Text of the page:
Dehydration means your body does not have as much water and fluids as it should. Dehydration can be caused by losing too much fluid, not drinking enough water or fluids, or both. Vomiting and diarrhea are common causes.

Infants and children are more susceptible to dehydration than adults because of their smaller body weights and higher turnover of water and electrolytes. The elderly and those with illnesses are also at higher risk.

Dehydration is classified as mild, moderate, or severe based on how much of the body's fluid is lost or not replenished. When severe, dehydration is a life-threatening emergency.


Your body may lose too much fluids from:

  • Vomiting or diarrhea
  • Excessive urine output, such as with uncontrolled diabetes or diuretic use
  • Excessive sweating (for example, from exercise)
  • Fever
You might not drink enough fluids because of:

Dehydration in sick children is often a combination of both -- refusing to eat or drink anything while also losing fluid from vomiting, diarrhea, or fever.


  • Dry or sticky mouth
  • Low or no urine output; concentrated urine appears dark yellow
  • Not producing tears
  • Sunken eyes
  • Markedly sunken fontanelles (the soft spot on the top of the head) in an infant
  • Lethargic or comatose (with severe dehydration)
In addition to the symptoms of actual dehydration, you may also have vomiting, diarrhea, or the feeling that you "can't keep anything down," all of which could be causing the dehydration.

Exams and Tests

A physical examination may also show signs of:

  • Low blood pressure
  • Blood pressure that drops when you go from lying down to standing
  • Rapid heart rate
  • Poor skin turgor -- the skin may lack its normal elasticity and sag back into position slowly when pinched up into a fold by the doctor; normally, skin springs right back into position
  • Delayed capillary refill
  • Shock
Tests include:
  • Blood chemistries (to check electrolytes, especially sodium, potassium, and bicarbonate levels)
  • Urine specific gravity (a high specific gravity indicates significant dehydration)
  • BUN (blood urea nitrogen -- may be elevated with dehydration)
  • Creatinine (may be elevated with dehydration)
  • Complete blood count (CBC) to look for signs of concentrated blood
Other tests may be done to determine the specific cause of the dehydration (for example, a blood sugar to check for diabetes).


Drinking fluids is usually sufficient for mild dehydration. It is better to have frequent, small amounts of fluid (using a teaspoon or syringe for an infant or child) rather than trying to force large amounts of fluid at one time. Drinking too much fluid at once can bring on more vomiting.

Electrolyte solutions or freezer pops are especially effective. These are available at pharmacies. Sport drinks contain a lot of sugar and can cause or worsen diarrhea. In infants and children, avoid using water as the primary replacement fluid.

Intravenous fluids and hospitalization may be necessary for moderate to severe dehydration. The doctor will try to identify and then treat the cause of the dehydration.

Most cases of stomach viruses (also called viral gastroenteritis

Outlook (Prognosis)

When dehydration is recognized and treated promptly, the outcome is generally good.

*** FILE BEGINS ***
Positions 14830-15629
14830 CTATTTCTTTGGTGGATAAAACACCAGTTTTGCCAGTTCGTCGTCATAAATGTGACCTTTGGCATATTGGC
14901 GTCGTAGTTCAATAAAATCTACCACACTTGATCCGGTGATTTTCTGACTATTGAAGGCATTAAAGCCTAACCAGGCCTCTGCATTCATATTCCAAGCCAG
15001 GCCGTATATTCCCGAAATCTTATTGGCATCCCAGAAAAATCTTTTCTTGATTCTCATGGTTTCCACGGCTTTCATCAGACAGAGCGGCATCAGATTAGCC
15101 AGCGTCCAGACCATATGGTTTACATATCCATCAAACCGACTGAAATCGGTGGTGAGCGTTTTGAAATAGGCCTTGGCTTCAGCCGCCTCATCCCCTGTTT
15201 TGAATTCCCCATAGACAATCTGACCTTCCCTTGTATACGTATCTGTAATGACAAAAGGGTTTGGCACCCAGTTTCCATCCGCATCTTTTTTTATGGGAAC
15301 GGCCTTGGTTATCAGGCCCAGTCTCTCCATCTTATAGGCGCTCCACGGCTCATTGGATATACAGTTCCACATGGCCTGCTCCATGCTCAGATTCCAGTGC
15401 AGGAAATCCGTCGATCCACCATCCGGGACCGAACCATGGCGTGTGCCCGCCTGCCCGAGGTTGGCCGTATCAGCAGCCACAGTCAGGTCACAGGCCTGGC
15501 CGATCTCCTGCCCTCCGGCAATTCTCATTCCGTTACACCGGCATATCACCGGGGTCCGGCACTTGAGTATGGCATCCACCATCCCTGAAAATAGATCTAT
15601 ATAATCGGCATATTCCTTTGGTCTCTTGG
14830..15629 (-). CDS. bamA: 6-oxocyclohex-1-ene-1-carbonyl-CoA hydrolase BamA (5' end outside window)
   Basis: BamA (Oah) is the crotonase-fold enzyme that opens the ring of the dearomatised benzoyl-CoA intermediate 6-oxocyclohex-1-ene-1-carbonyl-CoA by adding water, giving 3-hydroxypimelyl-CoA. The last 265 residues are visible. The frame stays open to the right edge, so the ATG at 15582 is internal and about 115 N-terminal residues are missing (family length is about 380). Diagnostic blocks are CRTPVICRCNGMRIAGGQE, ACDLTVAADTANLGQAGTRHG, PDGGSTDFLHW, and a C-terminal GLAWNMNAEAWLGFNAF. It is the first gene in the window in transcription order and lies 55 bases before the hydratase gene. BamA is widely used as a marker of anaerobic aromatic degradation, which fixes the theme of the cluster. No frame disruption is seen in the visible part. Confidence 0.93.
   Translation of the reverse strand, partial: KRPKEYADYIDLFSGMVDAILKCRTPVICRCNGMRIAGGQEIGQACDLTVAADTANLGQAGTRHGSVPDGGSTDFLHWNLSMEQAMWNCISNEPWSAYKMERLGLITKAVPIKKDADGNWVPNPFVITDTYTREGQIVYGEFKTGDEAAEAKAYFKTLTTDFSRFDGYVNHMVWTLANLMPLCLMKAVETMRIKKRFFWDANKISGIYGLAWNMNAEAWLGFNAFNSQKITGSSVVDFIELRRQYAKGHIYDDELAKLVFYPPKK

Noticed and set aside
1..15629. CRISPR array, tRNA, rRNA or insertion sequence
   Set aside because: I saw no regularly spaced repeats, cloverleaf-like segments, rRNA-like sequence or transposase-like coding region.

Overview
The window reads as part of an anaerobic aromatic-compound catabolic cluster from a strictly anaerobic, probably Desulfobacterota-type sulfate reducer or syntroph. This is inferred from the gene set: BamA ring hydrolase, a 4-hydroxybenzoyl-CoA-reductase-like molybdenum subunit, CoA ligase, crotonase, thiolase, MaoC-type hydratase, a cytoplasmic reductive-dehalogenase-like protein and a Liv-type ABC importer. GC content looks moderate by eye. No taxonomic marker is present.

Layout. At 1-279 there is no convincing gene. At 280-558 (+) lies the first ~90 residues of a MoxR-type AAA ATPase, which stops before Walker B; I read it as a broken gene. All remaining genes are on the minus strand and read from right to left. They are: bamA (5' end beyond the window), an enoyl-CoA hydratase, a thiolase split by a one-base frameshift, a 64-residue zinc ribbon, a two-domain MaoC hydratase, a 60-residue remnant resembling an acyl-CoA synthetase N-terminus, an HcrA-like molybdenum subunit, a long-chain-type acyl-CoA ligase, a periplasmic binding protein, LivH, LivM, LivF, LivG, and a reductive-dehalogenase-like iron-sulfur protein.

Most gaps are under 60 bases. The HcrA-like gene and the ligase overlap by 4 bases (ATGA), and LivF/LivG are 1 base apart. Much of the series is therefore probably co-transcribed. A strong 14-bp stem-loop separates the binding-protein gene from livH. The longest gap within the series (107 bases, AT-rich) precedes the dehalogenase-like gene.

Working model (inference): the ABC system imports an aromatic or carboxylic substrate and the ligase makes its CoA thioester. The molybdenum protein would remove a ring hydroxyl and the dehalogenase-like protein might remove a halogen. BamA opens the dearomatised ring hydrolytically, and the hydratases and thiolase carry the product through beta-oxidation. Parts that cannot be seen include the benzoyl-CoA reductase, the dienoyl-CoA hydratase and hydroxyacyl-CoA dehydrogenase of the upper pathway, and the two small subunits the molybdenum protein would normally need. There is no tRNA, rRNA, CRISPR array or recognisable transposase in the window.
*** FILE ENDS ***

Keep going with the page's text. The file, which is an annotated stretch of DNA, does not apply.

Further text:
Possible Complications

Untreated severe dehydration may result in seizures, permanent brain damage, or death.

When to Contact a Medical Professional

Call 911 if you or your child have the following symptoms

  • Dizziness
  • Lightheadedness
  • Lethargy
  • Confusion

Call your doctor right away if you or your child has any of the following symptoms:

  • Not producing tears
  • Sunken eyes
  • Little or no urine output for 8 hours
  • Dry skin that sags back into position slowly when pinched up into a fold
  • Dry mouth or dry eyes
  • Sunken soft-spot on the top of your infant's head
  • Fast-beating heart
  • Blood in the stool or vomit
  • Diarrhea or vomiting (in infants less than 2 months old)
  • Listlessness and inactiveness

Also call your doctor if you are not sure whether your attempts to give your child proper fluids are working.

Also call your doctor if:
  • An illness is combined with the inability to keep down any fluids
  • Vomiting has been going on for longer than 24 hours in an adult or longer than 12 hours in a child
  • Diarrhea has lasted longer than 5 days in an adult or child
  • Your infant or child is much less active than usual or is irritable
  • You or your child have excessive urination, especially if there is a family history of diabetes or you are taking diuretics


Even when healthy, drink plenty of fluid every day. Drink more when the weather is hot or you are exercising.

Carefully monitor someone who is ill, especially an infant, child, or older adult. If you believe that dehydration is developing, consult a doctor before the person becomes moderately or severely dehydrated. Begin fluid replacement as soon as vomiting and diarrhea start -- DO NOT wait for signs of dehydration.

Always encourage the person to drink during an illness, and remember that a person's fluid needs are greater when that person has fever, vomiting, or diarrhea. The easiest signs to monitor are urine output (there should be frequent wet diapers or trips to the bathroom), saliva in the mouth, and tears when crying.

Porter SC. The value of parental report for diagnosis and management of dehydration in the emergency department. Ann Emerg Med. 2003; 41(2): 196-205.

Guerrant RL. Practice guidelines for the management of infectious diarrhea. Clin Infec Dis. 2001; 32(3): 331-351.

Committee on Sports Medicine and Fitness. American Academy of Pediatrics. Climatic heat stress and the exercising child and adolescent. Pediatrics. 2000; 106(1 Pt 1): 158-159.

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